Swamp wallabies prefer dense forests, woodlands and swampy areas and are found on the eastern coast of Australia.
They are herbivores, consuming leaves, grasses, buds and shrubs.
This species does not appear to be territorial and have been seen in the wild feeding together with other unrelated species.
While in the water, these wallabies can swim well due to their webbed feet and are capable of moving their hind legs independently. However, when on land, they are only able to move their legs together.
Male wallabies fiercely compete with each other for their mating rights. The gestation period lasts for 33 - 38 days, after which a single joey is born, which remains in the pouch of its mother for around 36 weeks after birth.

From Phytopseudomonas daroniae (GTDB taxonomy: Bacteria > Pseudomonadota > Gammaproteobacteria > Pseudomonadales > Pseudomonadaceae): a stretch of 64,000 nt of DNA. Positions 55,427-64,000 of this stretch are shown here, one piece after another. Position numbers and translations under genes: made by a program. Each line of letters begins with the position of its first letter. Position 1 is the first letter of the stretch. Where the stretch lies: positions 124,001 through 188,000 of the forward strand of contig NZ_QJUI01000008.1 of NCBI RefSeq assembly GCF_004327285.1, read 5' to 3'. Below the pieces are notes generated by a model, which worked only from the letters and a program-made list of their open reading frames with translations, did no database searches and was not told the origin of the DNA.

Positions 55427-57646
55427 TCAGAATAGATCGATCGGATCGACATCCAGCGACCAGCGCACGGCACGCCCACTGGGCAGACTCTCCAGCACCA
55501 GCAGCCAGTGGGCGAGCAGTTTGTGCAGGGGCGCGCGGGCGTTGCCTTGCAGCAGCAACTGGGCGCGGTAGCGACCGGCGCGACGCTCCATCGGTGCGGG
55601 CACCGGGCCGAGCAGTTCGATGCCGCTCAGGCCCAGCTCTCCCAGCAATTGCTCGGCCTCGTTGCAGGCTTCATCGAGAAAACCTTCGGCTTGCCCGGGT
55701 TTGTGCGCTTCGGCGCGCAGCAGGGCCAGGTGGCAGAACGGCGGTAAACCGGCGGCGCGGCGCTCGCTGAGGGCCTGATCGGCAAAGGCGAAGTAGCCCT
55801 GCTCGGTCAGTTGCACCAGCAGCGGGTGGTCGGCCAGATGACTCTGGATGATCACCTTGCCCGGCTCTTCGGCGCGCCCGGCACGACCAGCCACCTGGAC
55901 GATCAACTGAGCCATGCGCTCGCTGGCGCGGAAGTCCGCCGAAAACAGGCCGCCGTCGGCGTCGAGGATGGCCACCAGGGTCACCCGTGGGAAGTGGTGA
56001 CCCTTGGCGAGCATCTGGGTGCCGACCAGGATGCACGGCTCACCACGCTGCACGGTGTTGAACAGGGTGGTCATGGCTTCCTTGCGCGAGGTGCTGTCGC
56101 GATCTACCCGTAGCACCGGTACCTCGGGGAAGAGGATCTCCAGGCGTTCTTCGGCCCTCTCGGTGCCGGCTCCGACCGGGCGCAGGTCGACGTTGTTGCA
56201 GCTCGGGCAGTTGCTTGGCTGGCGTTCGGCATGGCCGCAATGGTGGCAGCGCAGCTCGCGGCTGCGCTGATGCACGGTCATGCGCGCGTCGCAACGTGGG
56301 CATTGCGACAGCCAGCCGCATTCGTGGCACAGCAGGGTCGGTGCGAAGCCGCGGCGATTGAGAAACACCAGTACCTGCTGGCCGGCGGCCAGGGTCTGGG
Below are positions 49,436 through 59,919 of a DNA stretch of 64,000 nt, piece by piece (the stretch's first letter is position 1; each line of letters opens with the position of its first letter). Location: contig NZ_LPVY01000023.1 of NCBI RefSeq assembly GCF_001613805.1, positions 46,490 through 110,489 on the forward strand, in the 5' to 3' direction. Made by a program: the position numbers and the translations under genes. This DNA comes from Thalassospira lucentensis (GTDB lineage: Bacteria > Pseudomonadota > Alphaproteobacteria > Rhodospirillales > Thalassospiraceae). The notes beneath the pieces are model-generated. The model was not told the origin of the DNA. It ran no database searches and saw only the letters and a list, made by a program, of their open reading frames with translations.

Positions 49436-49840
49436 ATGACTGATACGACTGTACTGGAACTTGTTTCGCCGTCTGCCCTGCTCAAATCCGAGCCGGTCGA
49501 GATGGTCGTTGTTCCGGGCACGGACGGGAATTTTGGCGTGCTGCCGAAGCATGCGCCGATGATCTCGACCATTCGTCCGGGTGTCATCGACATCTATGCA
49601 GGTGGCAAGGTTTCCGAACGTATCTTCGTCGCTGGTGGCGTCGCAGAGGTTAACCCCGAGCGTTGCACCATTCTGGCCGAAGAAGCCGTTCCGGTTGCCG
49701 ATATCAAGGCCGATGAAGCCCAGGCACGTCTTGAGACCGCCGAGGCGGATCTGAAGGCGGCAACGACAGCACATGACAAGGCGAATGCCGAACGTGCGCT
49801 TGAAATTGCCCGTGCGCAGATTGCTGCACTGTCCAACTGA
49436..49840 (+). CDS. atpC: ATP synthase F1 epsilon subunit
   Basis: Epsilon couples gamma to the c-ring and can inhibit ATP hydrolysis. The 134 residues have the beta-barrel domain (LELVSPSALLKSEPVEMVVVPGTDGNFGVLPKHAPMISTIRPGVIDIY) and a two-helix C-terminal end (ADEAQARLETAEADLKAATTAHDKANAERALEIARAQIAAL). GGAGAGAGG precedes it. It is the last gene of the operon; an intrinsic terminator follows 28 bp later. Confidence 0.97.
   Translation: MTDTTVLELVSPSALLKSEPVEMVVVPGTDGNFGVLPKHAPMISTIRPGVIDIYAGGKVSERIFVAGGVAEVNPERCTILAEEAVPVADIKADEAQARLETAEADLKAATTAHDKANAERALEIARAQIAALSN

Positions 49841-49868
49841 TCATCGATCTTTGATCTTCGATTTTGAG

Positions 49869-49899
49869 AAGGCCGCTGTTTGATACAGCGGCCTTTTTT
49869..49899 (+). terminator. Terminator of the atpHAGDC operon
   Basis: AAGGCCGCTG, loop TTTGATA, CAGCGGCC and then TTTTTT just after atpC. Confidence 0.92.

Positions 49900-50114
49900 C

This marsupial has suffered from destruction of its natural habitat, which has had a negative impact on the overall population of the species. In addition, due to destroying crops, swamp wallabies have also been killed by farmers as pests.
We are home to a bachelor group of five swamp wallabies at the zoo.
- Latin Name: Wallabia bicolor
- Class: Mammals
- Order: Diprotodontia
- Family: Macropodidae
- Conservation status: Least Concern
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